Government to review business rates system
The review will examine the “complete structure” of the system, which has been in place since 1988. However, the outcome is expected to be fiscally neutral meaning that the total sum collected from businesses will not change.
The current system has been criticised for leading to big discrepancies in bills. Companies with similar turnovers can pay wildly different sums for business rates because their properties have varying “rateable values” depending on the size and more importantly the location of their premises. Helen Dickinson, head of the British Retail Consortium, said: “We want a system that brings investment and jobs to the High Street without punishing retailers who trade online because rates are so expensive.”
For the time being the chancellor announced that a discount for retailers with properties that have a rateable value of less than £50,000 would be increased by £500 to £1,500 next year. The rise will bring the total relief on business rates to £1bn and help some 500,000 companies. The cap on increases in business rates will remain pegged at 2%.
The rates paid by English businesses are the highest of any European Union country and can be a company’s biggest expense after wages and rent. Rates have been blamed for the decline of many high streets and the rising number of vacant shops.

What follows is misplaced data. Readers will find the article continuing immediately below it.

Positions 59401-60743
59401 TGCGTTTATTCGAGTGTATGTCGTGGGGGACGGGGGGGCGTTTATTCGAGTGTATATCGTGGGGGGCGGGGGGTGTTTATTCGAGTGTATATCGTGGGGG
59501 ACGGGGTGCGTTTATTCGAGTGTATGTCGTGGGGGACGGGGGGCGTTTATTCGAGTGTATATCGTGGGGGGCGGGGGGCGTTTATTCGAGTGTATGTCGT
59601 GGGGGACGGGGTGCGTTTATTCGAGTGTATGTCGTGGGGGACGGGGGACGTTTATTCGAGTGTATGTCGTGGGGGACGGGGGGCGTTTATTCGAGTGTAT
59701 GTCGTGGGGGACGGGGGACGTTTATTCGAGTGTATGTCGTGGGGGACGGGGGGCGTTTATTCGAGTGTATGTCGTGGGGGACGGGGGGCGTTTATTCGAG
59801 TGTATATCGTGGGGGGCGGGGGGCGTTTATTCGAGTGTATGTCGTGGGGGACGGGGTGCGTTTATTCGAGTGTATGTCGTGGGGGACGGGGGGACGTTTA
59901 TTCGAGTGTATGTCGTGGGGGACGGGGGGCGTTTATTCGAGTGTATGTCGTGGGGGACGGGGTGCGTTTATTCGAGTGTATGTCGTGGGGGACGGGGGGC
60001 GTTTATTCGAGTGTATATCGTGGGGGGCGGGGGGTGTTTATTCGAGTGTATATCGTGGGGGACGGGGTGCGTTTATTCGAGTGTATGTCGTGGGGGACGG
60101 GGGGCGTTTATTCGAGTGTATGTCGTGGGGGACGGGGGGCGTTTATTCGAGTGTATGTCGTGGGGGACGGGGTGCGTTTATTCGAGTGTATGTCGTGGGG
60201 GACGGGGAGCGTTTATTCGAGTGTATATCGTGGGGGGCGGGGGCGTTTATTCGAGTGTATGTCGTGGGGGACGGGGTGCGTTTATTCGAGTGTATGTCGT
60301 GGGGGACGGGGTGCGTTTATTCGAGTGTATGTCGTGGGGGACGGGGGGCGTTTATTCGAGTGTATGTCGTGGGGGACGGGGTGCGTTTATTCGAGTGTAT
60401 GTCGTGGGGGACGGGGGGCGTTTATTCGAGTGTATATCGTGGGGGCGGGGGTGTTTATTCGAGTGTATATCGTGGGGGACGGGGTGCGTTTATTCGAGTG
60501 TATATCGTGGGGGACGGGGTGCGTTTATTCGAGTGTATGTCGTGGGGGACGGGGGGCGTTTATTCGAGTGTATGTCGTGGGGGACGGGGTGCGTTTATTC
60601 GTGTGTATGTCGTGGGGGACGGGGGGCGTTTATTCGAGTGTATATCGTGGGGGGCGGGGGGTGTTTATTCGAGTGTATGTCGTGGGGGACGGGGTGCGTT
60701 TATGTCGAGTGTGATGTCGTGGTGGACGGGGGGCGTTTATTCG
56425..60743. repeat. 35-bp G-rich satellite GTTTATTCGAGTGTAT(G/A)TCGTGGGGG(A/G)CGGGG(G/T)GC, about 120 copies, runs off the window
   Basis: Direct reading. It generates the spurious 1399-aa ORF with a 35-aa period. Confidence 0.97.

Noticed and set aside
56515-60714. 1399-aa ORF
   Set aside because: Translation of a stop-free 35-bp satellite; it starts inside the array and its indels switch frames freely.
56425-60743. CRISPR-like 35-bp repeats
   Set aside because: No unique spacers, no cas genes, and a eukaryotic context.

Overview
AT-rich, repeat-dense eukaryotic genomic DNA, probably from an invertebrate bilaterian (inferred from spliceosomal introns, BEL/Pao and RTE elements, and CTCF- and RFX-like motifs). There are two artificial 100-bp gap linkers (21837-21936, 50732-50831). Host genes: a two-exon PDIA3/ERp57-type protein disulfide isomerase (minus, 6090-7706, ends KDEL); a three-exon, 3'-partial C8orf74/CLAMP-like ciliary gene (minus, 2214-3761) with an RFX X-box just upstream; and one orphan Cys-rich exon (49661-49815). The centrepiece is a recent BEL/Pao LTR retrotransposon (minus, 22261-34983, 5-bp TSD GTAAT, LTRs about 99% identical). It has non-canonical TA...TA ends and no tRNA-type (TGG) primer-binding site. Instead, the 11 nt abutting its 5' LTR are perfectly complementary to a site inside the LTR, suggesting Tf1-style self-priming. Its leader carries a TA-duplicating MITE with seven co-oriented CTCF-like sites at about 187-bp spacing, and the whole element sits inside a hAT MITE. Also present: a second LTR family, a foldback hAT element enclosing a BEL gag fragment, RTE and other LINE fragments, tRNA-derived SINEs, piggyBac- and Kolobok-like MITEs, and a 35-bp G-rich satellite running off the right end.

Business rates are calculated according to the rateable value of the property a company uses. The valuations are still based on property prices in 2008, before the economic downturn took its toll on commercial real estate, as the government postponed a revaluation scheduled for last year.
Fenn Wright provide a business rates assessment service. If you would like any advice regarding your business rates assessment then please get in touch with Gavin Keats in Ipswich, Lewis Chambers in Colchester or Roger Hayward in Chelmsford.